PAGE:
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Most competitors in motorsports, especially drag racing, want to go faster .

That's why Mike Stambaugh is satisfied traveling at a slower speed. In fact, he sold his last car at the end of the 1990 season because it was going too fast.

Mike now races a 1978 Ford Fairmont, going slower and wining at the same time. He leads in points at the Mason-Dixon Dragway in Hagerstown and is fifth in points at the 75-80 Dragway in Monrovia.

Stambaugh runs in the Heavy Eliminator Class or Class II, a class for cars that run the quarter-mile strip in 12 to 19.99 seconds. Many of thedrivers that he races against look forward to advancing to Class I, but not Stambaugh.

"I wouldn't do it," said Mike about moving up aclass. "It takes a lot of time and money.

"I race my car, come home and my car sits on the trailer during the week. All I do is put gas in it and charge the battery and it is ready to go for next week."

Stambaugh, who lives in the west Carroll community, enjoys drag racing as a hobby. He races on weekends, sometimes two to three times, but not much time or money is required to keep his car running.

"It has a very basic motor, a 351 (cubic inch) Windsor," explained Stambaugh.

"All that is different is a hydraulic cam and flat-type pistons. There's nothing fancy, that's for sure."

Stambaugh does the normal maintenance, such as changing the oil. Unless he breaks something, the car never leaves the trailer until the next race, and with the basic stock motor, his chances of breaking something are minimal.

What Stambaugh has is consistency, and that's what wins in bracketracing. Handicapping is based on the car's performance from previouspractice runs.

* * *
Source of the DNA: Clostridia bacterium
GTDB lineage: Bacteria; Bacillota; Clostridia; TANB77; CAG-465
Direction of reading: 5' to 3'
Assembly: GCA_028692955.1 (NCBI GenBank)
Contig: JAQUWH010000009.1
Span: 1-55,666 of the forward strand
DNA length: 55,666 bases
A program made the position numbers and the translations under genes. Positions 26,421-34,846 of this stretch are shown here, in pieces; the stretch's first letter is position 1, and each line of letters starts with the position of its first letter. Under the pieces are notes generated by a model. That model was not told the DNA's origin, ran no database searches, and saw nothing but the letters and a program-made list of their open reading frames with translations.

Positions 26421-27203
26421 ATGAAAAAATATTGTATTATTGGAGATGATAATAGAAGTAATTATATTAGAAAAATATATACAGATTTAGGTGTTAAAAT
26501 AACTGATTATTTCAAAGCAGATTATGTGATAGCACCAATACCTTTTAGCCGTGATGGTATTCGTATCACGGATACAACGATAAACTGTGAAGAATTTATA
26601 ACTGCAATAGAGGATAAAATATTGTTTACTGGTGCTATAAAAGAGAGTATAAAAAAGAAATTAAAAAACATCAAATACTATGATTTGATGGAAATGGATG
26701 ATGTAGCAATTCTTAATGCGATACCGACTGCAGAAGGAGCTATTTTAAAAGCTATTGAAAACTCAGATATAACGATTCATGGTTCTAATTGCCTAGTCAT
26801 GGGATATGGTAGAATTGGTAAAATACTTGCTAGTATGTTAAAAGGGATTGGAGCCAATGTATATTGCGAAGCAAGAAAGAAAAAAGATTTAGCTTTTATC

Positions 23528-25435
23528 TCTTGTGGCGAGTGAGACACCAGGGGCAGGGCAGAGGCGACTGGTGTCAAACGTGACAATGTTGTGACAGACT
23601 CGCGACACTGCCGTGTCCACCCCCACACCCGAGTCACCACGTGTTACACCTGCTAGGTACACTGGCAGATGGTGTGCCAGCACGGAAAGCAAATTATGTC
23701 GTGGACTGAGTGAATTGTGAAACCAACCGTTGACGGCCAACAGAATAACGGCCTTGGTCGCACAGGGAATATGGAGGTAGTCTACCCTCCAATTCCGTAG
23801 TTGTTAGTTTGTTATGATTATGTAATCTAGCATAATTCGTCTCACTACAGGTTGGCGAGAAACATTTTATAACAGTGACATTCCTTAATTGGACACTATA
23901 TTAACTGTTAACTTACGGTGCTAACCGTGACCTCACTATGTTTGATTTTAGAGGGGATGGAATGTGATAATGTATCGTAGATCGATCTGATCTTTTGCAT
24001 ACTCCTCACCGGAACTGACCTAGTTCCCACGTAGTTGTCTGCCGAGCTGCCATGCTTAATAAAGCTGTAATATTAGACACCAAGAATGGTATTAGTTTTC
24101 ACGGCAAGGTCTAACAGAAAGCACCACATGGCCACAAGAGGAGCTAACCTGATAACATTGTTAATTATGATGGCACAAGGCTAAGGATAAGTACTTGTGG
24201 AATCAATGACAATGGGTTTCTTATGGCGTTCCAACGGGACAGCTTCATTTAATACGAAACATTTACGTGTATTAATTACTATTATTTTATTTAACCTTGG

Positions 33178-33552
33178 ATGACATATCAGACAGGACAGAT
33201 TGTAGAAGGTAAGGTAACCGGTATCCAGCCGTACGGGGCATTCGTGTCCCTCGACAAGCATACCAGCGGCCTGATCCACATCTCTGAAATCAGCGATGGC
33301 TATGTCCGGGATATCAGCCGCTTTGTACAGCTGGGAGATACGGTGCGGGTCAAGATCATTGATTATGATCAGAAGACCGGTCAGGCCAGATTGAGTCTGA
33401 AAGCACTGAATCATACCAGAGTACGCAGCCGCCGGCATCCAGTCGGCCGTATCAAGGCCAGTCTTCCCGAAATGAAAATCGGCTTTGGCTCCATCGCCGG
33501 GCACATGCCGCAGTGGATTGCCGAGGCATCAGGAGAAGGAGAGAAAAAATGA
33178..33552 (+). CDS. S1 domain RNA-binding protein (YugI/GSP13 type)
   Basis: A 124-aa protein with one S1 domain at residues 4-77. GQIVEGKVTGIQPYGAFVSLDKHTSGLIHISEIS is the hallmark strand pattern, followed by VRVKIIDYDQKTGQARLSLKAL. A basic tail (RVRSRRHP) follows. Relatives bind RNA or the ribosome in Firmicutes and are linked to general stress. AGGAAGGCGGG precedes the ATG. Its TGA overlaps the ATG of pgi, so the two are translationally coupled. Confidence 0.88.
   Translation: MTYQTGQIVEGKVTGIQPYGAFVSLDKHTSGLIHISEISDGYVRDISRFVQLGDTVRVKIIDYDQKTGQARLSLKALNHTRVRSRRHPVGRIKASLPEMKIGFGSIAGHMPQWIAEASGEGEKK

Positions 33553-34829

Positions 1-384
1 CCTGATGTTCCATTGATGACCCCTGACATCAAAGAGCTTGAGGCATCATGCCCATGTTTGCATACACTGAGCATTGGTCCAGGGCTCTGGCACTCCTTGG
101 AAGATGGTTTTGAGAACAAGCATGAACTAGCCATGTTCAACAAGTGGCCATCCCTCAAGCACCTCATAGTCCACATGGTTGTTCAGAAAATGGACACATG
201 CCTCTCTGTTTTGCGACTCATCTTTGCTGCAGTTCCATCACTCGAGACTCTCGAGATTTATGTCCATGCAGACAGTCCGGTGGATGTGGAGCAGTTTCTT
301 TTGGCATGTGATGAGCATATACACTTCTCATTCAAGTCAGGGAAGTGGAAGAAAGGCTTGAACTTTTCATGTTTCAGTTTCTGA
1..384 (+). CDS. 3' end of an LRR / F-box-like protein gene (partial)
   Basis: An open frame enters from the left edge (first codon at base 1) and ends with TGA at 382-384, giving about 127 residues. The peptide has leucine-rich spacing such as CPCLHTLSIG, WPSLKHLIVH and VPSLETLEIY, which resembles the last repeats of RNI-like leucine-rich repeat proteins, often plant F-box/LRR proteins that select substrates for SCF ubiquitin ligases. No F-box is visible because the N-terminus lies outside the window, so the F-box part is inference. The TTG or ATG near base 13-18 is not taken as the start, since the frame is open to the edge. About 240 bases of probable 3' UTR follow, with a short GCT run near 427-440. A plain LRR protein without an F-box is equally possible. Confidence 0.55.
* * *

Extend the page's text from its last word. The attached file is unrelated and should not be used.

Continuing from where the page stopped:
It places the emphasis on car preparation and driver skill rather than expensive hi-tech motors and parts. Bracket racing is for racing enthusiasts like Stambaugh who race for fun.

He started racing in 1985 because of Charlie Spielman.

"He's the one that talked me into getting a car," recalled Stambaugh.

"So I went out and brought a 1964 Ford Falcon for $50. I put a new front end under it and went racing."

He's been racing ever since.

Stambaugh was successful with the Falcon, but after four years with the car he wanted to move on to another vehicle.

"I wanted to go a little faster than I did," he said. "I was running a 12.80 to 12.90. I wanted to get in the 12.10s and stay in the same class."

So two years ago,Stambaugh purchased a lighter 1979 Ford Pinto, yet continued to use the motor from the Falcon. But the Pinto turned out to be faster thanhe wanted.

"I wanted to go faster, but not as fast as the Pinto went," he said.

"Instead of running in the 12.10s, I was breaking-out and running below 12 ET's (elapsed time from the start)."

Aftertwo frustrating years, Stambaugh sold the Pinto and purchased the Fairmont last winter.

"I am tickled to death with it," he said. "Charlie Spielman did the motor work and Chuck's Welding of Mayberry helped with the framework.

"We put a new frame on the back end and installed a nine-inch Ford rear. We put bigger tires on it too."

Withthe Fairmont, he doesn't have to worry about going too fast. He dials in the time he hopes to run, then runs the car all out. And most ofthe time he runs close to his dial in.

Stambaugh not only has done well in bracket racing, but he has been successful in Wild Card Shootouts -- match races for money.

He has made it to the finals fourtimes and has earned enough money to bring him to the break-even point.

If things keep going well for him, he hopes to come out ahead,a boast most area drivers can't make.

Stambaugh said he is looking forward to representing 75-80 in the bracket finals this fall at Maple Grove Raceway in Reading, Pa.

He attributes a lot of his success to being lucky, but bracket racing places a lot of emphasis on driver skill.

Stambaugh is a self-employed painter for Richard Stambaugh & Sons. His wife Debra and their son are often at the races.

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